Rivers of Living Water
Bible Reading: John 7
John 7:37-39, “On the last day of the great feast, the great day, Jesus stood up and cried out, ‘If anyone thirsts, let him come to me and drink. Whoever believes in me, as the Scripture has said, ‘Out of his heart will flow rivers of living water.’ Now this he said about the Spirit, whom those who believed in him were to receive, for as yet the Spirit had not been given, because Jesus was not yet glorified.”
From my childhood, I’ve loved rivers and streams. I’ve loved to see them and hike along them and fish in them or even just to sit beside one. They’ve an inherent beauty as they cascade along, their waters teeming with the living creatures who call them home. It may surprise you to know that as a child of God, you’ve got a river running through you. And its beauty is sourced in God Himself!
Sacrifices took place on each day of the Feast of Tabernacles. On the great day, the last day, a procession of worshippers made their way to the temple. When they reached the Pool of Siloam, a priest filled his golden pitcher with water. We should note that the name “Siloam” is “Shiloh” in the Hebrew (meaning “one sent”) and was a name that spoke prophetically of the coming Messiah. The procession then made its way to the temple and just as the priest passed through the water-gate (so named for this particular ceremony) he was welcomed by a three-fold blast of the Priests’ trumpets. The priest was then joined by another, who carried the wine for the drink offering. Both ascended the rise of the altar together and then together simultaneously poured out the water and the wine into funnels, which then led down to the base of the altar. Immediately after ‘the pouring of water,’ the “Hallel” Psalms (113-118) were chanted by all the people. Every aspect of the Feast anticipated the coming Messiah (Zechariah 14:16, 8). Year after year, for centuries, it had been observed in the hope of its ultimate future fulfillment.
Everything in the feast pointed to the promised Messiah—the sacrifices made, water taken from the pool of Siloam, the entrance through the water-gate, the Psalms sung, etc.—but, for the most part, the multitude of thirsty souls present did not recognize that fulfillment of the promise stood in their midst. Many in today’s world struggle to find clean, drinkable water, but even more live day-after day thirsty of soul for God.
On the last day of that great feast as the priest poured out the water—an act which anticipated the pouring out of a living water through the coming Messiah — “Jesus (the Messiah) stood up and cried out, ‘If anyone thirsts, let him come to me and drink’ (John 7:37). His reference to “living water” was to the ministry of the Spirit who was to come (John 7:39). The Spirit did come at Pentecost. He has ever since provided an inexhaustible torrent of “life” that works to enliven from within those who are born again.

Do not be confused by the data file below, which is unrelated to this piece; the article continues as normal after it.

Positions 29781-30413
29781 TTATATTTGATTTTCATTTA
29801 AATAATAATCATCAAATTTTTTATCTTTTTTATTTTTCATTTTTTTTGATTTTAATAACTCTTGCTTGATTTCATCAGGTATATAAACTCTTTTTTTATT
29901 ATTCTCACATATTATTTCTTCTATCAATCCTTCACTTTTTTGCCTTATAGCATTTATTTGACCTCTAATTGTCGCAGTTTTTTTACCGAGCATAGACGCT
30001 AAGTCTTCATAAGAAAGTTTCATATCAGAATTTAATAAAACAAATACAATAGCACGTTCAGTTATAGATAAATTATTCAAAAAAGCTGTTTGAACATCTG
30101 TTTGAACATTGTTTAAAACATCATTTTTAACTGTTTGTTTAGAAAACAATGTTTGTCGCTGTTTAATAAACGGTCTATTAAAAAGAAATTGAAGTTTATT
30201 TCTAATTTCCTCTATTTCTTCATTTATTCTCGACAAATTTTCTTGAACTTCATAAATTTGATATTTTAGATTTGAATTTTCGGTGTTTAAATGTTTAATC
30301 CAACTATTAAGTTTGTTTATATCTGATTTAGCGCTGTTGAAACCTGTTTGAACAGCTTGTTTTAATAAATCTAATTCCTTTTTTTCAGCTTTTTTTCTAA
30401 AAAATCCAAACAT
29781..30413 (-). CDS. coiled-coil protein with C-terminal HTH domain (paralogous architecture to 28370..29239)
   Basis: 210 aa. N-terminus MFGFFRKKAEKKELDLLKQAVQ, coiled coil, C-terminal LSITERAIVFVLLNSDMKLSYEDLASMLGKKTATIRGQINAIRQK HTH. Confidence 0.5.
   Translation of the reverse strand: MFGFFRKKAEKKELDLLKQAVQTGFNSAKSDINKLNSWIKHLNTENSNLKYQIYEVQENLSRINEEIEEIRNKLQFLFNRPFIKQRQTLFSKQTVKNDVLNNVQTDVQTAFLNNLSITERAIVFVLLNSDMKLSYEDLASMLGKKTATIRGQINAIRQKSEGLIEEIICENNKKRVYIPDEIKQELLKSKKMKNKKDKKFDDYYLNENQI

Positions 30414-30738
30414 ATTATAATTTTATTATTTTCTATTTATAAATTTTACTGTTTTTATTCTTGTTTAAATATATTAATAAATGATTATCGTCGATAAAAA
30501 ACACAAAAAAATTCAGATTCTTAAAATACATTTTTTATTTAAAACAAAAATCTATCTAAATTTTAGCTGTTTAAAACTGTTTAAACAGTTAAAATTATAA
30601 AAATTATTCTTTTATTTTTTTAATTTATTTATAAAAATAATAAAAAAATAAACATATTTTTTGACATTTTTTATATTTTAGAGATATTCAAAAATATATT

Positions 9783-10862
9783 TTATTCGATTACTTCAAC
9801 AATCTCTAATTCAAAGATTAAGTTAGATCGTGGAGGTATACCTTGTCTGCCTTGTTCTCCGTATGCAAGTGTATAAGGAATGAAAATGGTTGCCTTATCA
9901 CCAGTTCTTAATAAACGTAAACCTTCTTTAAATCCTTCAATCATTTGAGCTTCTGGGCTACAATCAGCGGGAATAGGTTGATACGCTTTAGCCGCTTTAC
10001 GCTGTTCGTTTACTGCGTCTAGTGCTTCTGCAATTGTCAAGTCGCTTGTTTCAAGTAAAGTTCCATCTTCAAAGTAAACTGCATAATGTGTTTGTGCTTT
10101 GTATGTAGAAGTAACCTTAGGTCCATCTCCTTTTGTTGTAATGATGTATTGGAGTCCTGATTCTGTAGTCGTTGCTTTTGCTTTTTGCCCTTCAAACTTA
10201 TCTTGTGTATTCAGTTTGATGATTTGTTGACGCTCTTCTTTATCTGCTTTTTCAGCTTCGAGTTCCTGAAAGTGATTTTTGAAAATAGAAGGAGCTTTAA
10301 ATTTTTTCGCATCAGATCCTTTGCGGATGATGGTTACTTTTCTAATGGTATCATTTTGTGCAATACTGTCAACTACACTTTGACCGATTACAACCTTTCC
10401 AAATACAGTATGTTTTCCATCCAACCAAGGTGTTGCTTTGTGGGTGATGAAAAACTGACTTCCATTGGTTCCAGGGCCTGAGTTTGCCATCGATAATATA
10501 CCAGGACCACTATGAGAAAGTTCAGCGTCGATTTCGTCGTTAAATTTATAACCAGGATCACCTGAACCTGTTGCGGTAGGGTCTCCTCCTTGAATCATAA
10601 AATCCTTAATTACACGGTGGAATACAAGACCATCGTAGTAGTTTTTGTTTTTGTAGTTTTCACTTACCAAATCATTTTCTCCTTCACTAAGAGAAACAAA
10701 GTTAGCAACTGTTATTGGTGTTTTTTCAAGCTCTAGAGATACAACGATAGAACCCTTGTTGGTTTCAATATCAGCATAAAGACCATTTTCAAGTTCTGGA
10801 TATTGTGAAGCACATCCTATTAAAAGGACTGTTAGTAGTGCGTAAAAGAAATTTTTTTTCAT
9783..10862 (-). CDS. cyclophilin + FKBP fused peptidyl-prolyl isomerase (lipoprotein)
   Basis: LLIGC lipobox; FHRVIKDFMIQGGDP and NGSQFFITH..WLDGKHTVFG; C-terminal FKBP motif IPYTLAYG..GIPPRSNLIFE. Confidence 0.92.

During a particularly difficult time in his missionary work in China, Hudson Taylor was blessed by the truth of this passage. He wrote to a friend, “And now I have the very passage for you, and God has so blessed it to my own soul? John 7: 37-39: ‘If any man thirst, let him come unto ME and drink.’ Who does not thirst? Who has not mind thirst, heart-thirsts, soul-thirsts, or body-thirsts? Well, no matter which, or whether I have them all— “Come unto me and’ remain thirsty? Ah no! ‘Come unto me and drink.’ What, can Jesus meet my need? Yes, and more than meet it. No matter how intricate my path, how difficult my service; no matter how sad my bereavement, how far away my loved ones; no matter how helpless I am, how deep are my soul-yearnings—Jesus can meet all, all, and more than meet … Can it be? Can the dry and thirsty one not only be refreshed—the parched soul moistened, the arid places cooled—but the land be so saturated that springs well up and streams flow down from it? Even so! And not mere mountain-torrents, full while the rain lasts, then dry again…but ‘from within him shall flow rivers’—rivers like the mighty Yangtze, ever deep, ever full. In times of drought brooks may fail, often do, canals may be pumped dry, often are, but the Yangtze never. Always a mighty stream, always flowing deep and irresistible!” (J. Hudson Tayler, “J. Hudson Taylor’s Spiritual Secret”).
SPRING UP, O WELL
I’ve got a river of life flowing out of me!
Makes the lame to walk, and the blind to see.
Opens prison doors, sets the captives free!
I’ve got a river of life flowing out of me!
Spring up, O well, within my soul!
Spring up, O well, and make me whole!
Spring up, O well, and give to me
That life abundantly.